I’d like to clear up an issue that seems to be causing a great deal of confusion. I use the word “confusion” and not “obfuscation” because I want to give the conservative and libertarian writers that grace these pages the benefit of the doubt. I can’t say I blame them – liberty and democracy are abstract concepts. But because those who use such terms sometimes do so in defining – often incorrectly – the positions of others, I feel it’s necessary to clarify what I, and many other liberals, believe democracy and liberty to be.
But before I get into the nitty-gritty details, I’d like to make something perfectly clear. This is a question of semantics, and no, that’s not a brushoff. Political words like liberty and democracy have two meanings, the theoretical definition and the meaning that results from their implementation in practice. What makes this distinction problematic is the fact that the in-practice definition is often ignored entirely, allowing those skilled in rhetoric to simultaneously sway their audience and cover their manipulation with a facade of impartiality. A lot of claims and protests have been made in the name of liberty and democracy. In fact, add in some radicals, mix with national security, throw in a dash of terrorism and blow it up with a WMD and you have the discourse recipe of the years since 9/11. The fact that everyone is talking about these concepts does simplify their meaning, however; it is unlikely that Bill O’Reilly and Bill Maher would agree on one definition.
Superficially, democracy and liberty are neutral-to-positive words, but under the surface they are politicized through the same process that made the Stars and Stripes stand for the president, and subsequently for the Republican Party. If you happen to be liberal and have ever found yourself labeled a flag-burner despite having no desire whatsoever to set a square of fabric on fire, you know what I mean. Have you ever been called a traitor to a nation of 295 million citizens for disagreeing with one man, albeit a very powerful and very rich one? The same process applies. Through conservative rhetoric, disliking a nation’s administration became antipathy toward the nation itself and that nation’s political philosophy. It’s a rather brilliant move.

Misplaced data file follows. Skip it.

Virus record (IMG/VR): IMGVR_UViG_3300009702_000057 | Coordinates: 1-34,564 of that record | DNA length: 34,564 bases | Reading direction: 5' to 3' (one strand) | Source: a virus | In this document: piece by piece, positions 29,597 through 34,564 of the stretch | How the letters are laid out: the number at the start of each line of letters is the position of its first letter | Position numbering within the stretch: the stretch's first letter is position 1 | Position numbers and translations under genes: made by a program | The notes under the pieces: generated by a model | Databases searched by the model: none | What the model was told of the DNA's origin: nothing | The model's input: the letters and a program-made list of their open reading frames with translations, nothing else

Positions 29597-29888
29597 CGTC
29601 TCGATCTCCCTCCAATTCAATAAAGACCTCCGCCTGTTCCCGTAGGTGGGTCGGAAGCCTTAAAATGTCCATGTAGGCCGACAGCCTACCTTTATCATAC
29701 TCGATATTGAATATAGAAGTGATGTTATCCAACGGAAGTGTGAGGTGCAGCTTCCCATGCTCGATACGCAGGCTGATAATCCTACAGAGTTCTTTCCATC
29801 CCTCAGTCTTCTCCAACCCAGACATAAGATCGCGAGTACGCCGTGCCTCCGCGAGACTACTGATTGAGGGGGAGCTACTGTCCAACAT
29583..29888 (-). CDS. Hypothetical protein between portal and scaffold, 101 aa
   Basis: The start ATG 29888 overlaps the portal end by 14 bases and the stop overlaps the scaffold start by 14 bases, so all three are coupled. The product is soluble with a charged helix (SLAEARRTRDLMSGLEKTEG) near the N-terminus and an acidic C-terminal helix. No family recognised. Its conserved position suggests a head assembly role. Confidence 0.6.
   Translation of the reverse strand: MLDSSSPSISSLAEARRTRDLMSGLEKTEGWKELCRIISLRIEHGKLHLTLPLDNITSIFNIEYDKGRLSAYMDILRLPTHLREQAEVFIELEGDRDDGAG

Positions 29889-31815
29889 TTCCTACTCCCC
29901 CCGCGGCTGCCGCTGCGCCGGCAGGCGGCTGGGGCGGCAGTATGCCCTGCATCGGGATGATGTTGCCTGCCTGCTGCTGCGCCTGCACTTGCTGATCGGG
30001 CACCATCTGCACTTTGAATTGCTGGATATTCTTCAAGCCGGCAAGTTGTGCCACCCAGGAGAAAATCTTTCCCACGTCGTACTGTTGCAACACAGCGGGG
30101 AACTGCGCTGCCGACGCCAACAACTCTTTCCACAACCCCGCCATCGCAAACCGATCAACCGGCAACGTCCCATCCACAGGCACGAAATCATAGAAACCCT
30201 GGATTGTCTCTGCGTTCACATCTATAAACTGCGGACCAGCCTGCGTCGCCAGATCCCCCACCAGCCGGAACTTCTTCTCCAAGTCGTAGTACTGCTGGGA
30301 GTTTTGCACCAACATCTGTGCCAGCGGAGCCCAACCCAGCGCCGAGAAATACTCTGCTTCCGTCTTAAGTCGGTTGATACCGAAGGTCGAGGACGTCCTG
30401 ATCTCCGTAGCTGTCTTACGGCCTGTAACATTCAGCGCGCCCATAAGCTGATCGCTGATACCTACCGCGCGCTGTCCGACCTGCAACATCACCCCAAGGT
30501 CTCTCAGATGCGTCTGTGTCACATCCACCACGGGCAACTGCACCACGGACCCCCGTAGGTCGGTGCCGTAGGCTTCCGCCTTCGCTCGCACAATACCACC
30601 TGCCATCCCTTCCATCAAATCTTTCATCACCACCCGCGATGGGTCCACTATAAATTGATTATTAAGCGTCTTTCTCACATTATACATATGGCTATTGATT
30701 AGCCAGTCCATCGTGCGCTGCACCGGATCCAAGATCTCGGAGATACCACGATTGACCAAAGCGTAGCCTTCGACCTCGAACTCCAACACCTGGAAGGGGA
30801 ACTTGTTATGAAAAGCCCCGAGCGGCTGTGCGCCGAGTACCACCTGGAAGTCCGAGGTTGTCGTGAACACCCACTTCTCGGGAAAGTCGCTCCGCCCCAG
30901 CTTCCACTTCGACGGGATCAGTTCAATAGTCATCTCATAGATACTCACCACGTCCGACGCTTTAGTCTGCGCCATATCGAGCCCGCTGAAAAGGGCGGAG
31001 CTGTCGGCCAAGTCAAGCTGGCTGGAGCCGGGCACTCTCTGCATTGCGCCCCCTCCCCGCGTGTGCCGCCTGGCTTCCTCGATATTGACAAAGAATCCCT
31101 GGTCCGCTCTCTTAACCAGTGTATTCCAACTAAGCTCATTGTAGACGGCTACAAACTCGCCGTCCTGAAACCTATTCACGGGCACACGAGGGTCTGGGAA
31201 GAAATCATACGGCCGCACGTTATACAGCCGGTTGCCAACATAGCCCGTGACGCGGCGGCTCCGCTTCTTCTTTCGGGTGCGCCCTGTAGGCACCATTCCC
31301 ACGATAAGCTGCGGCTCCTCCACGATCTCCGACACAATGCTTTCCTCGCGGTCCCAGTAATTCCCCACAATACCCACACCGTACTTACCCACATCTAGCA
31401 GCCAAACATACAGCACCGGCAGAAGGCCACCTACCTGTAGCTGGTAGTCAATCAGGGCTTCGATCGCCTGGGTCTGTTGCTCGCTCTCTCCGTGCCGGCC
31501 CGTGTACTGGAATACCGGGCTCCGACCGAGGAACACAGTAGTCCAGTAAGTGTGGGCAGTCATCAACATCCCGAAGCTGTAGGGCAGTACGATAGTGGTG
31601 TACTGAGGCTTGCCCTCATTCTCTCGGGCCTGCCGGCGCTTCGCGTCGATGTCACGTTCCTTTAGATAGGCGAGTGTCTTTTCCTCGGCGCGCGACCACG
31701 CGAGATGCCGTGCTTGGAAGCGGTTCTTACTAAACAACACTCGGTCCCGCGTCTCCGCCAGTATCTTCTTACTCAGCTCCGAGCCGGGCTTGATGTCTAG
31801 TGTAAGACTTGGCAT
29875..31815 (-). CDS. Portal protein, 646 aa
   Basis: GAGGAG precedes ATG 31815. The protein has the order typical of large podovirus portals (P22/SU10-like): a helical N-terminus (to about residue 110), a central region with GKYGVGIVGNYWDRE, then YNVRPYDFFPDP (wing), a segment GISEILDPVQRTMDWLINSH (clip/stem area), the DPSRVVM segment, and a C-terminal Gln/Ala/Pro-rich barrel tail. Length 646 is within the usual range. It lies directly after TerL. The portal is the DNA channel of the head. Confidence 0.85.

But just because I concede to its evil genius doesn’t mean I have to take this semantic inversion bending over. So here it is, folks. I don’t hate America just because I don’t support the current administration. Liberals are not trying to bring down democracy – why would we? In theory, democracy means fair representation, with government officials merely acting in the people’s stead, basically as well-paid messengers. In practice, however, we have corporations writing the laws for us by way of campaign contributions to a puppet Congress, riders that get hidden in unrelated bills and an unprecedented number of presidential signing statements, three methods by which the democratic process is sidelined in order to further the political, financial or moral interests of the representatives themselves regardless of their constituents.
For its part, liberty to liberals means what it did in 1776: the freedom of religion and of the press and of the pursuit of happiness. These rights allow both PETA and the NRA to hold rallies and distribute fliers, although I might disagree with both. It means doing and saying what you want, so long as you aren’t hurting anyone. And if you are, it means facing the consequences equally under the law and with a fair trial. But this liberty has undergone a lot of attacks lately. The detainments after 9/11 and the de facto national religion are two examples.
So next time you hear a Republican pundit demand liberty and democracy, placing those terms in opposition to progressive parties, consider that he or she means the pseudo-democracy of the 21st century. For my part, I’m looking wistfully at the philosophies of Jefferson and Adams, at a time when these terms represented more than just good ideas. If “conservative” means holding on to tradition, perhaps liberals should be relabeled as such, because the liberty and democracy I believe in are quickly becoming relics of the past.
Daily Nexus assistant copy editor Kate Rushton witnessed the tragic disaster of ’94 when PETA and the NRA accidentally scheduled their bake sales on the same day in Anisq’ Oyo’ Park.